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- Primo Search is a search engine for most of CUW library’s materials on-campus and online.
- Search Primo with a title, or keywords for your topic.
- There are many filters and features to help you narrow your results.
- Login to Primo to manage checkouts, request items, for pickup from CUW or SWITCH.
- It’s easy to request digital scans of print journals a print book chapters in Primo.
Primo Interface Features
Searching Primo Demonstation (6 min)
Recommended: watch in full-screen by double clicking on video.
Advanced Search In Primo (2 min)
Details of Primo
Primo™ includes scholarly, professional, popular, and news sources.
- You can search Primo™ with keywords or use the advanced search to search Primo™ like a database.
- Primo™ search results favor two things: newer materials & words that match in the title.
- Broad search terms = more books and encyclopedias
- Specific search terms = more articles and primary sources.
- Primo™ contains your library account where you renew and request SWITCH items.
What does Primo™ Search?
Most CUW Databases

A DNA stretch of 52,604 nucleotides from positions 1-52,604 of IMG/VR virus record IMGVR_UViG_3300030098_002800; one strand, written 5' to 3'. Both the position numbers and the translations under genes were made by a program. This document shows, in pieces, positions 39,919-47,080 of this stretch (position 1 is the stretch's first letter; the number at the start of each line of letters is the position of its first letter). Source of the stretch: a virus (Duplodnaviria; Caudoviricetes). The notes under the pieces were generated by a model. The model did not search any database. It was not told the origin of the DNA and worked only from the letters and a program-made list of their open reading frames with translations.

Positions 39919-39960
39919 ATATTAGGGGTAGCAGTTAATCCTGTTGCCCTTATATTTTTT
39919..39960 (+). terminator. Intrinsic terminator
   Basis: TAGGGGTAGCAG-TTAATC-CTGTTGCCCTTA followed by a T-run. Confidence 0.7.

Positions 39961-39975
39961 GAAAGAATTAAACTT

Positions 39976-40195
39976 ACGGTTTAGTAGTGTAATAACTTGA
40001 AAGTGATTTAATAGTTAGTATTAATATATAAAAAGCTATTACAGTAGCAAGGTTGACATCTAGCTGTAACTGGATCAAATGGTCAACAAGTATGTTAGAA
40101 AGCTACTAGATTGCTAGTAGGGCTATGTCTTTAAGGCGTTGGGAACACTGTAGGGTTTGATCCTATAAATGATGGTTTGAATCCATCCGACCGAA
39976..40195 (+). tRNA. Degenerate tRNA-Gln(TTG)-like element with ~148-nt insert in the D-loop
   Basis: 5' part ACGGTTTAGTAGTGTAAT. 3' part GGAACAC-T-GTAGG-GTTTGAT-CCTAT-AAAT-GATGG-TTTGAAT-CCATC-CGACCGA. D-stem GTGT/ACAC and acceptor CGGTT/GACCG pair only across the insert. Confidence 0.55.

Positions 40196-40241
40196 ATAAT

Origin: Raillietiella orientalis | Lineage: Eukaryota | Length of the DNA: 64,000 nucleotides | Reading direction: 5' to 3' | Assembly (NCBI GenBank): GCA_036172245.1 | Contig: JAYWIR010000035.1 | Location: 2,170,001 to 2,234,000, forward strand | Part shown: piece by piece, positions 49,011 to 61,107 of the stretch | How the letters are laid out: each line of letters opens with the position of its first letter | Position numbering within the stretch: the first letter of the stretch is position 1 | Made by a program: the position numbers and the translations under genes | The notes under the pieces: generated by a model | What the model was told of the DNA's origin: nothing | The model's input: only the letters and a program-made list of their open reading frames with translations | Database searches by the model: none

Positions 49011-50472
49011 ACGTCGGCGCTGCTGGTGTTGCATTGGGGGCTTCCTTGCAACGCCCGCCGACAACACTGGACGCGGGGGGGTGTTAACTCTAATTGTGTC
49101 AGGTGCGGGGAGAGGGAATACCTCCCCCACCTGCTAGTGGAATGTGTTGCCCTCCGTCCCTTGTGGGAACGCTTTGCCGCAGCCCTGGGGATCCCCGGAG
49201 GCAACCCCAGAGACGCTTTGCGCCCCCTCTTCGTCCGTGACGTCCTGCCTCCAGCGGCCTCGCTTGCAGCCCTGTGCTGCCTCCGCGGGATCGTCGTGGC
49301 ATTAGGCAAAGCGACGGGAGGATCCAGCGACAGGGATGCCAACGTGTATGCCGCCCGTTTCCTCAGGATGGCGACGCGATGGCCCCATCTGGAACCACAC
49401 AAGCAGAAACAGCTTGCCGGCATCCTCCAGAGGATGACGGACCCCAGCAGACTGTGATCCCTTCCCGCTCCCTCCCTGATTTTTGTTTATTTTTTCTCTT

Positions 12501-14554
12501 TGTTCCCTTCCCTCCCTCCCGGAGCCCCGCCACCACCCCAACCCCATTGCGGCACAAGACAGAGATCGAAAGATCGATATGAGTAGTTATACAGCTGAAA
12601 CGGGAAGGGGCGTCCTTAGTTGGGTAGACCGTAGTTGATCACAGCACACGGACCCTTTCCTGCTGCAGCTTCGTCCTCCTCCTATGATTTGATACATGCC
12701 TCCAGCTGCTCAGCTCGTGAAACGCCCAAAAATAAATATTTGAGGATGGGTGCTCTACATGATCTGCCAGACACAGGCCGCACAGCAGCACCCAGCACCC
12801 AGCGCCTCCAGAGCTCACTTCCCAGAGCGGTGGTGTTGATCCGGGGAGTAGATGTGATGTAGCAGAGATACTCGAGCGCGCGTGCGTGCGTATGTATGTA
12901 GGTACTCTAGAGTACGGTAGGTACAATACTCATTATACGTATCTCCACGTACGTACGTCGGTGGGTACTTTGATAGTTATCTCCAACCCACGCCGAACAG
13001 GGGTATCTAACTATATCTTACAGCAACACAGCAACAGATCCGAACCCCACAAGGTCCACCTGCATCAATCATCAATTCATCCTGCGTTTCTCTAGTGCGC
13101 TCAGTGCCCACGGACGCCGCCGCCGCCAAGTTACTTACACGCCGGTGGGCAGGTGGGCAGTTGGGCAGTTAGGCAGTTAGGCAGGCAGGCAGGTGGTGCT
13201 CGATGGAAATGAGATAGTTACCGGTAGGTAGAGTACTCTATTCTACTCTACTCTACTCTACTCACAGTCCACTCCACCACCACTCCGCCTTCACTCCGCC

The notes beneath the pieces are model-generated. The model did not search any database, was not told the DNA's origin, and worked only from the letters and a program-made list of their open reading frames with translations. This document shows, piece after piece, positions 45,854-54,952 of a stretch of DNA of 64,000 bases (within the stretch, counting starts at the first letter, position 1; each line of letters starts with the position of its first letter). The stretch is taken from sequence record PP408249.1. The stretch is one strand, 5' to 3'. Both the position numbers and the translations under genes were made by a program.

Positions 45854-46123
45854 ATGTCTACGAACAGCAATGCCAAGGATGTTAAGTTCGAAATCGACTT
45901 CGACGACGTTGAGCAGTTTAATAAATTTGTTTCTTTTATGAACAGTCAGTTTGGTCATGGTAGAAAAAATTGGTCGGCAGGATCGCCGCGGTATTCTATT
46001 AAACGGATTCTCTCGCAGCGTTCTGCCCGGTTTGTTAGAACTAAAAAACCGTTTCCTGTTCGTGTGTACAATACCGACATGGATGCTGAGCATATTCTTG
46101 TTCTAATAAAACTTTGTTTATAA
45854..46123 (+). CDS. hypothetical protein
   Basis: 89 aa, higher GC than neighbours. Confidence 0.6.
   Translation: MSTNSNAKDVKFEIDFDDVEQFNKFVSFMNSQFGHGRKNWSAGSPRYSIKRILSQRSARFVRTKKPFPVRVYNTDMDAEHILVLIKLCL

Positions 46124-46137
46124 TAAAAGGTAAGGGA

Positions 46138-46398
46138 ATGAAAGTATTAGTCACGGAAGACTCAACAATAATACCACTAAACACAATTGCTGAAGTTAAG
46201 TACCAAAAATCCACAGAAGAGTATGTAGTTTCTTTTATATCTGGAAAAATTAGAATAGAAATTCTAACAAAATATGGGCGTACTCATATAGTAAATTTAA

CUW Library Catalog
SWITCH Libraries Catalog
Open Access Resources (Repositories & International Materials)
1. Click the sign in link in the top menu bar.
2. Choose CUW Portal.
3. Enter your CUW Portal Login and Password.
- Sign in to Primo™. Some resources require sign-in to appear in search results, even on campus.
- Enter a few keywords in the search box and choose the correct scope from the drop down options.
- Avoid using stop words: the, a, an, for, on,
- Use Subject, Publication Date, and Resource Type Filters on the left side help decrease large numbers of search results.
When to Use Primo™
- You want to see if CUW Library has access to a particular item
- You want a variety of source types
- Your topic is interdisciplinary (more than one subject area) or you need multiple points-of-view
When to Use a Subject Specific Database
- You need to run a very specific search (e.g. a peer-reviewed research article describing evidence based practice, written by a nurse).
- You need subject-specific primary sources.